Bank of America Severs Small Business Credit Lines — Are You Affected?

2 min read • Jan 03, 2012 • Dan Bischoff

The LA Times reported this morning that Bank of America Corp. is severing lines of credit to some small businesses.

The article says Bank of America is “demanding that these customers pay off their credit line balances all at once instead of making monthly payments. If they can’t pay in full, they are being offered new repayment plans for as long as five years, but with far higher interest rates than their original credit lines had,”

Business credit is the backbone for many companies, and this move could crush a number of businesses. The story profiles Babak Zahabizadeh, who was told that his $96,000 debt must be repaid by Jan. 25, or pay it back at a higher interest that is nearly 10 times his current interest-only payment.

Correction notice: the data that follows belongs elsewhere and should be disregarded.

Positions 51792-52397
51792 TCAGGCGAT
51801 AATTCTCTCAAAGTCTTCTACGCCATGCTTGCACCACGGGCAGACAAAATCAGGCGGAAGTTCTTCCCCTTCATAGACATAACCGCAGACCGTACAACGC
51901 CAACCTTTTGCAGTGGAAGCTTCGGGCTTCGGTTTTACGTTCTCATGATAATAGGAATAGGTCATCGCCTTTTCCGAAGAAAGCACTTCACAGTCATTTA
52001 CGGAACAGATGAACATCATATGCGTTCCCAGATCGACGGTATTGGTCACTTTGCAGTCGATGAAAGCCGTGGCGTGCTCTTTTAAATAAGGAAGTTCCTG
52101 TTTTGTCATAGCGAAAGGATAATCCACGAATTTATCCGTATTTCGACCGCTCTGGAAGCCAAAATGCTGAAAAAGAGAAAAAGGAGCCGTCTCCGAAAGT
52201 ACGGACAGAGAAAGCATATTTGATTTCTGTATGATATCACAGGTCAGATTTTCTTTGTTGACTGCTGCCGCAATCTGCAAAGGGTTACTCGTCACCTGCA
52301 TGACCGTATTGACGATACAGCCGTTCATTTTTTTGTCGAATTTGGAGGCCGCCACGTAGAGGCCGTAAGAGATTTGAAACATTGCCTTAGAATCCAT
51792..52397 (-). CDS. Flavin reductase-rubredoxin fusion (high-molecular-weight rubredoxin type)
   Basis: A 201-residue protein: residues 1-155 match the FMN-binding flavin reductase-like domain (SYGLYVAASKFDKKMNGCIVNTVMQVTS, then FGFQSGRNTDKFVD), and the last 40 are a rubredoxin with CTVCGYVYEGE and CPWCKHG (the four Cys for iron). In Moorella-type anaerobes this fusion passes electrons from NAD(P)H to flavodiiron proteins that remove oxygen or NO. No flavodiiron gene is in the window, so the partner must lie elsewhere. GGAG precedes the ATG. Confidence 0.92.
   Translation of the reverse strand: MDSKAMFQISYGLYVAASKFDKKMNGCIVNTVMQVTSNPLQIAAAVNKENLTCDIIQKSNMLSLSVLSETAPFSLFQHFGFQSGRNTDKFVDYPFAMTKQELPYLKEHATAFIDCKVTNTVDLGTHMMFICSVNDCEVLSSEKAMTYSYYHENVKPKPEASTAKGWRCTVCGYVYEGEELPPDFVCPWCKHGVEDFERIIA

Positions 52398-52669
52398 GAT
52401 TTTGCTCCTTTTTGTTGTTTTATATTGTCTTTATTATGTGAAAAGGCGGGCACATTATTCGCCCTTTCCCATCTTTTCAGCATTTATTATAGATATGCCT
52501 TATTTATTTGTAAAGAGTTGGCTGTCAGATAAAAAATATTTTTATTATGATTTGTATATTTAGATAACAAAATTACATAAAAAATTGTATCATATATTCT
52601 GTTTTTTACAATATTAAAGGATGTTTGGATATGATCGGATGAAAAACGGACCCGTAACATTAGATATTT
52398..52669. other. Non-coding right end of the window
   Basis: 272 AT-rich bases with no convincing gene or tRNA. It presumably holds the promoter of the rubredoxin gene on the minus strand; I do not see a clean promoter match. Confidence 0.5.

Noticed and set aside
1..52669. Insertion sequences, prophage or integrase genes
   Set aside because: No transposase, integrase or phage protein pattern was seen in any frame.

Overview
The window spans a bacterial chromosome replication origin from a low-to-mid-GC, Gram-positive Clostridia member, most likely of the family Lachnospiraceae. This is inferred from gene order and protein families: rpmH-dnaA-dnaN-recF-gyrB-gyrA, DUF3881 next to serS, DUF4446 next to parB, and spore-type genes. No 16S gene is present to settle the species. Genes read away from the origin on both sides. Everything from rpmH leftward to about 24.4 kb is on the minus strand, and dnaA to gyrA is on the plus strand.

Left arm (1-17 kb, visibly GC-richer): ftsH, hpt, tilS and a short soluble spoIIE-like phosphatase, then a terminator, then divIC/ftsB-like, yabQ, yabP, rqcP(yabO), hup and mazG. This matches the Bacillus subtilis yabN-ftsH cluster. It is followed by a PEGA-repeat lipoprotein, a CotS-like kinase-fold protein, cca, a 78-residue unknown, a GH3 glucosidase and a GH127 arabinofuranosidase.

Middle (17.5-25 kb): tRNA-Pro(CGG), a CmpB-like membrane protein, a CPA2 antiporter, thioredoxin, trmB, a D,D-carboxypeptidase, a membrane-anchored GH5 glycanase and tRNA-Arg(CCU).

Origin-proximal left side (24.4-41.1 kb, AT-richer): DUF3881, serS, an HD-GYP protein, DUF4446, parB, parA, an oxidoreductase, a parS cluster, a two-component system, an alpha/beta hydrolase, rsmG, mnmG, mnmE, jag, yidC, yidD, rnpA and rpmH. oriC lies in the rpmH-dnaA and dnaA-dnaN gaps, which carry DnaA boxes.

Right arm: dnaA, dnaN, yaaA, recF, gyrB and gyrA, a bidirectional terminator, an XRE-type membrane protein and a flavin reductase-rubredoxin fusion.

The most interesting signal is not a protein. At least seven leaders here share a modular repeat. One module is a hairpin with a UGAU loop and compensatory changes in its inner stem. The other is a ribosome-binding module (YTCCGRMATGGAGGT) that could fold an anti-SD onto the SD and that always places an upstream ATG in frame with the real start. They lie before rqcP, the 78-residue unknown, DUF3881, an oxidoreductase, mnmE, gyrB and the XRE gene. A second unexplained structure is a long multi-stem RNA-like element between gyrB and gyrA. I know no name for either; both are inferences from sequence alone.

“I was like, ‘Dude, you’re calling a guy who’s barely surviving!'” Zahabizadeh told the LA Times. “My final word was that I can double my payment — but not triple or quadruple it. I told them if they apply too much pressure they’re going to push me into bankruptcy.”

Brian Moynihan, CEO of Bank of America, didn’t provide the exact numbers of those being affected, except to say “that it was not in the hundreds of thousands.”

This news comes after Bank of America was recently scrutinized for rolling out a $5 monthly debit card fee. Customers cried foul and Occupy protesters pounced. People took to social media to air grievances. Credit unions enticed people to move their money out of institutions such as Bank of America and into their non-profit unions.

Bank of America backed out of the $5 fee. It will be interesting to see what, if anything, happens with this move to sever credit, which may have much more serious affects on businesses nationwide.

Your Turn

What do you think of Bank of America’s move? Do you have a credit line? What would happen to your business if something similar happened to you? Do you have credit through Bank of America? If so, have you been told to repay your debts in full?

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Dan Bischoff